There are many use cases where predictability of latency in message delivery is just as important, if not more important than achieving a low average latency. This latency predictability is also referred to as "Low Latency Jitter" and describes a deviation of latencies around the mean latency measurement.


Throughput can be defined as amount of data processed per unit of time. Throughput refers to the number of messages being received, sent and processed by the system and is usually measured in updates per second. Throughput has a correlation to latency measurements and typically as the message rate increases so do the latency figures. To give an indication of the number of messages we are dealing with the “Options Price Reporting Authority” (OPRA) is predicting peak message rates of 907,000 updates per second (ups) on its network by July 2008.[4] This is just a single venue – most firms will be taking updates from several venues.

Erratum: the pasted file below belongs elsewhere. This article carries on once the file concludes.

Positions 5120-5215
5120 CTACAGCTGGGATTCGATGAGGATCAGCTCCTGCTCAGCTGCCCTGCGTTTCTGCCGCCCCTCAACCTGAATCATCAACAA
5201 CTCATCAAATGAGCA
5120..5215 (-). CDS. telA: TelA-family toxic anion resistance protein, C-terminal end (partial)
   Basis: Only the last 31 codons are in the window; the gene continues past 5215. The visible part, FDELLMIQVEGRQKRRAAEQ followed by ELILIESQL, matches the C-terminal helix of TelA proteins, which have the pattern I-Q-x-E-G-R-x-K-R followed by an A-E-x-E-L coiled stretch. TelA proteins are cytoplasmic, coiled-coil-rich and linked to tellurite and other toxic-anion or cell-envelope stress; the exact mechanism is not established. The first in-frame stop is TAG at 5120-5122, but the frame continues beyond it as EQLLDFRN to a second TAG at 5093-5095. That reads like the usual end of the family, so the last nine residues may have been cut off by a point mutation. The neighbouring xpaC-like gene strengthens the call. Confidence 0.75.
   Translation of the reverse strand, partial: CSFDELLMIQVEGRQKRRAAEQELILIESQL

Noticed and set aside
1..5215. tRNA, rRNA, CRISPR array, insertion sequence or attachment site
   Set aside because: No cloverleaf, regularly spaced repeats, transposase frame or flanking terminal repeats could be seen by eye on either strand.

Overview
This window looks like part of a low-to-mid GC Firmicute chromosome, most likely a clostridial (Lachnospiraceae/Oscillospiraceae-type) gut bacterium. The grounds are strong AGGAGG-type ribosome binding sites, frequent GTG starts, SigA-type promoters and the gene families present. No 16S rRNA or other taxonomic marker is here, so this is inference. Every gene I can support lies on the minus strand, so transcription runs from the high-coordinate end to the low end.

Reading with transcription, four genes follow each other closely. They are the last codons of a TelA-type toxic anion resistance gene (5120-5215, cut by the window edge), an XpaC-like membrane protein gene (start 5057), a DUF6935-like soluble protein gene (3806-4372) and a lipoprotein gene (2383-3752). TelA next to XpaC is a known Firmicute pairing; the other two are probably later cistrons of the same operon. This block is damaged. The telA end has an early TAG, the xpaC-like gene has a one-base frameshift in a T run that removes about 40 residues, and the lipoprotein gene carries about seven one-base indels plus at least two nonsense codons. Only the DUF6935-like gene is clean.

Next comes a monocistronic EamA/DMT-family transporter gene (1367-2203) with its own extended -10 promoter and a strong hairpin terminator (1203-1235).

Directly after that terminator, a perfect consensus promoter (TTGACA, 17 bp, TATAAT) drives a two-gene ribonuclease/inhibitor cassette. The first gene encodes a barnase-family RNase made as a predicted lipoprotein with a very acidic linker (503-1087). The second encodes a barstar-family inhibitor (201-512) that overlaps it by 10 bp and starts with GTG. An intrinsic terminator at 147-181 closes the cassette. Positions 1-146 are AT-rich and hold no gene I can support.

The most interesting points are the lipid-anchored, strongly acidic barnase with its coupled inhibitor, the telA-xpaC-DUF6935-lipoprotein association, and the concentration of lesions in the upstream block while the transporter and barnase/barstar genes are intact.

Testing procedure nuances


Clock accuracy is paramount when testing the latency between systems. Any discrepancies will give inaccurate results. Many tests involve locating the publishing node and the receiving node on the same machine to ensure the same clock time is being used. This isn’t always possible however, so clocks on different machines need to be kept in sync using some sort of time protocol:

  • NTP is limited to milliseconds, so is not accurate enough for today’s low-latency applications